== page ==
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Case Studies

A 7-month-old baby girl, the second child born to unrelated parents was brought to Pediatrics outdoor department. History revealed that she did not respond well to breast-feeding and was changed entirely to a formula based on cow’s milk at 4 weeks. Between 7 and 12 weeks of age, she was admitted to the hospital twice with a history of screaming after feeding, but was discharged after observation without a specific diagnosis. Elimination of cow’s milk from her diet did not relieve her symptoms; her mother reported that the screaming bouts were worse after the child drank juice and that she frequently had gas and a distended abdomen. The child was diagnosed having ‘Hereditary fructose intolerance’. The mother of the child was instructed to eliminate fructose containing foods from the child’s diet and was strictly instructed to feed milk without table sugar. The table sugar (sucrose), a disaccharide, contains glucose and fructose linked as:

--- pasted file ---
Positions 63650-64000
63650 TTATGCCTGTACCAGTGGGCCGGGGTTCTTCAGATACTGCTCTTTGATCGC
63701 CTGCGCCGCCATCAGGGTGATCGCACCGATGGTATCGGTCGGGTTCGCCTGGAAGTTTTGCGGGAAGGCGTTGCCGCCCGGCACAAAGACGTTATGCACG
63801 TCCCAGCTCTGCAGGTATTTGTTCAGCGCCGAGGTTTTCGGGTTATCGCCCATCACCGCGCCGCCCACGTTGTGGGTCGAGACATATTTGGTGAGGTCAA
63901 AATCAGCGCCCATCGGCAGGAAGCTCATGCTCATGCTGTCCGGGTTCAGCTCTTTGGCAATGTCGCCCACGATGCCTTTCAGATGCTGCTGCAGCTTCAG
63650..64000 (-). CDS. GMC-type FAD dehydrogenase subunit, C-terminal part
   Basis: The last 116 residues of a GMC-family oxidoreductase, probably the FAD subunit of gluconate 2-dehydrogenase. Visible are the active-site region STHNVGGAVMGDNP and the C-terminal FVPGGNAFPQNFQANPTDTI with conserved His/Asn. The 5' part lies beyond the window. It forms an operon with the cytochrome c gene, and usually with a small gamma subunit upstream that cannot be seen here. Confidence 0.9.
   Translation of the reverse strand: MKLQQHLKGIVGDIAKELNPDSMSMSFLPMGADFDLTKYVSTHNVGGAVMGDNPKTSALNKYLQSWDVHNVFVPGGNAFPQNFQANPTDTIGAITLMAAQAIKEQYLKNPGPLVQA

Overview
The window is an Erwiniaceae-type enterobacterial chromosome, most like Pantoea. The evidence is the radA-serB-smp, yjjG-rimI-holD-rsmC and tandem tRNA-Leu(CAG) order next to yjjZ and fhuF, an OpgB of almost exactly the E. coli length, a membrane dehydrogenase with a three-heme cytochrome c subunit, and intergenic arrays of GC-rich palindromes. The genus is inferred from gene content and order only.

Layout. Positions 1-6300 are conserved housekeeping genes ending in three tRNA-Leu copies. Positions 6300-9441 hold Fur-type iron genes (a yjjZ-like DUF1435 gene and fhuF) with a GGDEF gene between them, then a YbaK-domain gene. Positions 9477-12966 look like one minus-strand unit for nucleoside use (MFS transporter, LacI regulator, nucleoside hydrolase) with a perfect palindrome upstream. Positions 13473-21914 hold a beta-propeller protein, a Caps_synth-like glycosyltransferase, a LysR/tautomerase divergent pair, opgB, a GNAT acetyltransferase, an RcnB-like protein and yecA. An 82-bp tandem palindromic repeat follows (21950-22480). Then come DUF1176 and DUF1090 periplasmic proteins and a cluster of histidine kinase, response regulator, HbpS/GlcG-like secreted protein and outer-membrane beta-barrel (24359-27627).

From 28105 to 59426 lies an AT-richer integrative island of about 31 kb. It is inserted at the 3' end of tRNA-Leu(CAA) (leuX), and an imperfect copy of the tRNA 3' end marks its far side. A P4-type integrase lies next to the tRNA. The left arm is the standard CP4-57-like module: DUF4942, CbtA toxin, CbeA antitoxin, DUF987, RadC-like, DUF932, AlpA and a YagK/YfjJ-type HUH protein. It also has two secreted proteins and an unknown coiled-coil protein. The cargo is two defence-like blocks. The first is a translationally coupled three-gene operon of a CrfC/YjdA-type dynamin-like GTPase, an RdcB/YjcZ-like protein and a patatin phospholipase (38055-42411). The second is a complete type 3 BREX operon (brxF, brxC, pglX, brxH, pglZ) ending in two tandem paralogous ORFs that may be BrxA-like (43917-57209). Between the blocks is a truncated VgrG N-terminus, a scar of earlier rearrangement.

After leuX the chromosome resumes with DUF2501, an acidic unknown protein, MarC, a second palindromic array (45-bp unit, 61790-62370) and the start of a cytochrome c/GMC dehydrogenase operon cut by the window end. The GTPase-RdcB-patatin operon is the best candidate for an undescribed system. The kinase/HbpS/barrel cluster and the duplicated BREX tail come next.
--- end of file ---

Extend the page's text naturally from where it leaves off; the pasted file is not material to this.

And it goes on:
A. O-α-D-glucopyranosyl-(1->6)-α -D- fructofuranoside

B. O-β-D-glucopyranosyl-(1->6)-α -D- fructofuranoside

C. O-α-D-glucopyranosyl-(1->2)-β -D-fructofuranoside

D. O-α-D-glucopyranosyl-(1->2)-α -D-fructofuranoside

E. None of the above.

The correct answer is C- O-α D-glucopyranosyl-(1->2)-β -D-fructofuranoside. The onset of symptoms after ingestion of juice (fructose or fructose containing diet) is a sign of hereditary fructose Intolerance’.